Warning Signs When Touring Assisted Living Facilities

Making the mistake of choosing a bad assisted living facility is a nightmare scenario for seniors and their families. Imagine living in a place where there are all sorts of hidden dangers to your safety that make it more likely you will have an accident, where the people around you are indifferent or even hostile, where you have no control or say in how to live. Your calls for help go unanswered, and when your family tries to advocate for you they get mired in arguments with the management. No one wants to make such a large commitment and then realize that they are stuck, even temporarily, in horrible living conditions.

Some bad facilities can be spotted right away due to their deteriorating physical conditions and clearly depressed residents. But in facilities that on the surface seem just fine, there are other smaller signs you should look for that could be clues to larger problems. Many of them are listed below. Any facility that takes pride in providing excellent senior care should have these items covered.

  • Is the facility’s state license and a Resident Bill of Rights displayed in the lobby?
  • Where are smoke detectors located? They should be in rooms, hallways, and community areas.
  • Do the windows have safety locks?
  • Is there an emergency generator or some other way to provide electricity if the power goes out?
  • Does the facility have fire drills and are emergency plans easy to find?
  • What is the crime rate in the neighborhood where the facility is located?
  • Will the carpeting in the rooms prevent residents from moving easily with walkers or canes?
  • Handrails should also be plentiful throughout the facility.
  • Does the bottom step on stairs have recessed lighting or colored tape to make it more easily seen?
  • Have area rugs wandered so that they’re sticking out over the top step of the stairs?
  • Is the light in the facility adequately bright?
  • Is there a way to call for help in the bathrooms? Are there non-slip mats and handrails near the toilet and inside and outside of the shower? There should be a shower and not a tub, and the shower should have a seat where residents can sit if they need to.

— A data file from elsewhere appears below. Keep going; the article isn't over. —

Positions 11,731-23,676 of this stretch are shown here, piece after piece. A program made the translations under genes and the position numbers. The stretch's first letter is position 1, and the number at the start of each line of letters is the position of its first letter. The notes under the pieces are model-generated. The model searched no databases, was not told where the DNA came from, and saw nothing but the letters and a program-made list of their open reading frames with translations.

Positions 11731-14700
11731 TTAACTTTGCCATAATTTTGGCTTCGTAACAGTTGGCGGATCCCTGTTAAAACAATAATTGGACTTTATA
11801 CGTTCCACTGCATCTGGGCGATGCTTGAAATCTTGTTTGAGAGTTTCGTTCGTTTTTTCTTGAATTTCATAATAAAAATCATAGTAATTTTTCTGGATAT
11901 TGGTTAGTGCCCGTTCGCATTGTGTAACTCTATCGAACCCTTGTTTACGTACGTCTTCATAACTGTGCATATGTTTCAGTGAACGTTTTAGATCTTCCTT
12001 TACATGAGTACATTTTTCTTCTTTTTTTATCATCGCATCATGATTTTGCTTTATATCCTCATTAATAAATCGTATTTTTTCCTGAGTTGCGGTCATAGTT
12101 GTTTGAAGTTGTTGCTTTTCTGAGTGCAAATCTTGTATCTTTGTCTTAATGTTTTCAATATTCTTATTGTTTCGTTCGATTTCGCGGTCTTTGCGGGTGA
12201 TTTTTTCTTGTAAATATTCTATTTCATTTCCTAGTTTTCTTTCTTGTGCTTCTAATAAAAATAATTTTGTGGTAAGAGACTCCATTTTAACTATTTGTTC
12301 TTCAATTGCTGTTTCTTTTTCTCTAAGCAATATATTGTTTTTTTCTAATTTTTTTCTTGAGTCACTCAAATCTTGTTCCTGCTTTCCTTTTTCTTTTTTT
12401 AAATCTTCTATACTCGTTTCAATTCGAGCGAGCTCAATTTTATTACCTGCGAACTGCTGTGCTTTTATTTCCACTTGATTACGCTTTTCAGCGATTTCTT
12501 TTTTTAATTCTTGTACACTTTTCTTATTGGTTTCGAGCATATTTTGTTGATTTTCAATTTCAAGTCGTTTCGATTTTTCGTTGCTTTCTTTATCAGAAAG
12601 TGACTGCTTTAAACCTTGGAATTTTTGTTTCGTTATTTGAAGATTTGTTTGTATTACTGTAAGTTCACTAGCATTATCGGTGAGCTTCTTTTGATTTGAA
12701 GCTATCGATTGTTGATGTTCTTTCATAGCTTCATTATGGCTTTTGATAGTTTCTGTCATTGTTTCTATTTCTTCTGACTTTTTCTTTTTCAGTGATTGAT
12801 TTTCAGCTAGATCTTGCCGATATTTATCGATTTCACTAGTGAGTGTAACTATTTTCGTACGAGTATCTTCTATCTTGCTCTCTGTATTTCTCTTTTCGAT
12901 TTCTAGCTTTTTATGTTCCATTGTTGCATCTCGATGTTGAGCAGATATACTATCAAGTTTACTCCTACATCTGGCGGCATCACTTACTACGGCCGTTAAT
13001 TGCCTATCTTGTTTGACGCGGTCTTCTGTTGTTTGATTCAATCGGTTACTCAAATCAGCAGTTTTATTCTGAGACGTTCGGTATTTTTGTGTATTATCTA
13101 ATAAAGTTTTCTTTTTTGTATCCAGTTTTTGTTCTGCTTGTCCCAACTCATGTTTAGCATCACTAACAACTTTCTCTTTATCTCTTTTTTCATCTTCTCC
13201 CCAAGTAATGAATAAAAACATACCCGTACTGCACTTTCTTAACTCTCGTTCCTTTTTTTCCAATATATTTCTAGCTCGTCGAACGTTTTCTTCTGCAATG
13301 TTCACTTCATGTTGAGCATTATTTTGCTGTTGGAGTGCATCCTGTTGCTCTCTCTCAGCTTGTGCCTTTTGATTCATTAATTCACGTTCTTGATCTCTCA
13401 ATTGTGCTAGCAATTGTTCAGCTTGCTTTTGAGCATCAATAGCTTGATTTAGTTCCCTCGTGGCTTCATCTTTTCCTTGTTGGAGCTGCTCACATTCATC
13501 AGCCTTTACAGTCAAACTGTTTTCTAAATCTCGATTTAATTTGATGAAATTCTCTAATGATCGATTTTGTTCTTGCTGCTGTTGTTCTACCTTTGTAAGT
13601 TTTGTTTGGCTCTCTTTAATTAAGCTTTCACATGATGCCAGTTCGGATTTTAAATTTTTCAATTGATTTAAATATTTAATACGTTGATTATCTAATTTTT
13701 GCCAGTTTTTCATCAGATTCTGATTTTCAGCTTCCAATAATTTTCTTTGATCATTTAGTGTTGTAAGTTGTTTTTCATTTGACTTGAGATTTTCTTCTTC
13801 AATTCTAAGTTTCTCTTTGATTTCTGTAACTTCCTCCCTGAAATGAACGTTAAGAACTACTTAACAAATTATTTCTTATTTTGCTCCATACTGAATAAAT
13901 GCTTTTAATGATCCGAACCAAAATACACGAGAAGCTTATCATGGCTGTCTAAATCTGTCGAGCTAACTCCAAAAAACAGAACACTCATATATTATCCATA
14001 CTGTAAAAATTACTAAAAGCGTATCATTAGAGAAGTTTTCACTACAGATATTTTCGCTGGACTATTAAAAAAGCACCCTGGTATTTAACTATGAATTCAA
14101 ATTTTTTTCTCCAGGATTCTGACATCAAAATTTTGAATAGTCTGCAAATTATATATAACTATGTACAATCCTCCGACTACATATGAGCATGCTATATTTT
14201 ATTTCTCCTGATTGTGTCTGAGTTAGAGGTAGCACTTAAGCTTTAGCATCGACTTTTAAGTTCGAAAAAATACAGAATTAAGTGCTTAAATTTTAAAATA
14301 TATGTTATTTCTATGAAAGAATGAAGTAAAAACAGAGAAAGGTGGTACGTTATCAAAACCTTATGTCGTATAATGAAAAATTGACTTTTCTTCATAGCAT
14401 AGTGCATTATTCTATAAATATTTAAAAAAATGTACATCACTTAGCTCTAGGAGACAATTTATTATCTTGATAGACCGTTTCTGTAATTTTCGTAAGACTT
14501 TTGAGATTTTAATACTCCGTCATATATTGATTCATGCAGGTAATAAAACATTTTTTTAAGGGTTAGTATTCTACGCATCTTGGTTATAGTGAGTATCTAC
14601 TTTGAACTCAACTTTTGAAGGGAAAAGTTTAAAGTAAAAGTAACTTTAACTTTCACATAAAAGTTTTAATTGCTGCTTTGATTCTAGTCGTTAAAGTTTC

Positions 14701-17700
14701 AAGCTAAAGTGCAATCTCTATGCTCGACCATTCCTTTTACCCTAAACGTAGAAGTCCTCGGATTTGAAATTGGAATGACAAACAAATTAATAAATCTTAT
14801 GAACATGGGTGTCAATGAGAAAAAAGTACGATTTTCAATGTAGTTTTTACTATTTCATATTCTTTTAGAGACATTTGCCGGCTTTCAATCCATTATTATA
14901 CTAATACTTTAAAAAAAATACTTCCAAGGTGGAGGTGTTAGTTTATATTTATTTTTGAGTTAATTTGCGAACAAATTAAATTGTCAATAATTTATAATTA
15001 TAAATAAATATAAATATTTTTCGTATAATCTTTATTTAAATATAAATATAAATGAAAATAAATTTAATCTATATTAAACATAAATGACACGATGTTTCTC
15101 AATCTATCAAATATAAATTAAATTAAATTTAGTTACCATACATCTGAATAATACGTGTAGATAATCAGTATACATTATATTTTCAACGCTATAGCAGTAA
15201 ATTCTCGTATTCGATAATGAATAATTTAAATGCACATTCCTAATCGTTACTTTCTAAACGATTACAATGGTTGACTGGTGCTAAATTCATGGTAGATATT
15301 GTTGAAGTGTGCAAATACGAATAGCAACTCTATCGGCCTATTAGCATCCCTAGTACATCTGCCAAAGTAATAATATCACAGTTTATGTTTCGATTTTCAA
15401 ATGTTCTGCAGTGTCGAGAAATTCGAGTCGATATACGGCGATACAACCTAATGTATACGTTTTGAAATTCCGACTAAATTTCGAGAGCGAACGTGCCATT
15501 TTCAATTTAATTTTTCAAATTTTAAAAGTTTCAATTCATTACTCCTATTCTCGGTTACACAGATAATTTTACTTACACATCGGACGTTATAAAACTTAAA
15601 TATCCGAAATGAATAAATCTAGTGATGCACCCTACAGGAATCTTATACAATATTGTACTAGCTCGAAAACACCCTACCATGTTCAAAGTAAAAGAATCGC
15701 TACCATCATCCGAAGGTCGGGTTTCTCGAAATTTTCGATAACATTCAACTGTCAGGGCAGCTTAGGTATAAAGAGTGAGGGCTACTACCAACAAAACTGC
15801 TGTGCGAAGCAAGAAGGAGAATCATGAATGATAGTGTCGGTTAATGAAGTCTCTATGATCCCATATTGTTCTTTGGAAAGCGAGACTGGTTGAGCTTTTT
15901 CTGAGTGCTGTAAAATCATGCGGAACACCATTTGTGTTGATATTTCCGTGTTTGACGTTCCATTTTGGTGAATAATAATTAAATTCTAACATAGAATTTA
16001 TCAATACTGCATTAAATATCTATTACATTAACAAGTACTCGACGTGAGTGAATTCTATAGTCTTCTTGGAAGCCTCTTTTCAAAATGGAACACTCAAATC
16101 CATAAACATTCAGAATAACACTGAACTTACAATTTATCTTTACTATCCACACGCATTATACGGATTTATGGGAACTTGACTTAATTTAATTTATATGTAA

• Are there strong smells? A heavy cleaning chemical smell could indicate that the facility is trying to cover something up.
  • Ask to see an occupied room. Is it clean?
  • Is there a big difference between the atmosphere of the lobby and common areas and the rooms?
  • Try to listen to how the staff addresses and talks about the residents. Are they using the residents’ names?
  • How does the staff treat you? Are you acknowledged or ignored?
  • How does the staff speak to residents or to one another? If they are polite to you and to residents when in your presence, but rude to each other, that may be a sign of how they treat the residents on a daily basis. People can only be on their best behavior for so long, and if you don’t like how they act with people they are comfortable with you probably won’t like how they act once you’ve signed a contract and paid the entrance fee.
  • Do calls for help seem to be answered quickly?
  • Are there residents sitting alone in wheelchairs with no one to help them?
  • Are residents eating all their food at mealtimes?
  • Do residents seem happy, active, and social?
  • Is their appearance clean and well-groomed?
  • Are common areas being used?
  • Does the facility seem chaotic or crowded?
  • Does the facility seem open to visitors during your tour? Are you able to speak with residents?
  • If a parent and adult child are visiting the home together, does the tour guide make an effort to include the senior in conversations as well?
  • If you stop by unannounced, will the staff let you in?
  • What do you find when you research the facility through the Better Business Bureau, local agencies, or online? How does the agency respond when you ask them about negative feedback? Have they responded to negative feedback left online?
  • Look over the contract carefully. When can residents be evicted? What happens when they run out of money?

When evaluating an assisted living facility, be sure to not just take the official tour, but also make unannounced visits. First, stop by during dinner to observe how the residents interact with each other during the meal and whether or not they like the food. Then make another surprise visit on the weekend. During this time, you’ll be able to meet family members of the residents either in the common areas inside or the parking lot. You can get their candid opinion on how their loved one has been treated. Try to sit for awhile in an area that has a lot of foot traffic but is away from offices where the marketing staff or management might be. Just observe what goes on around you.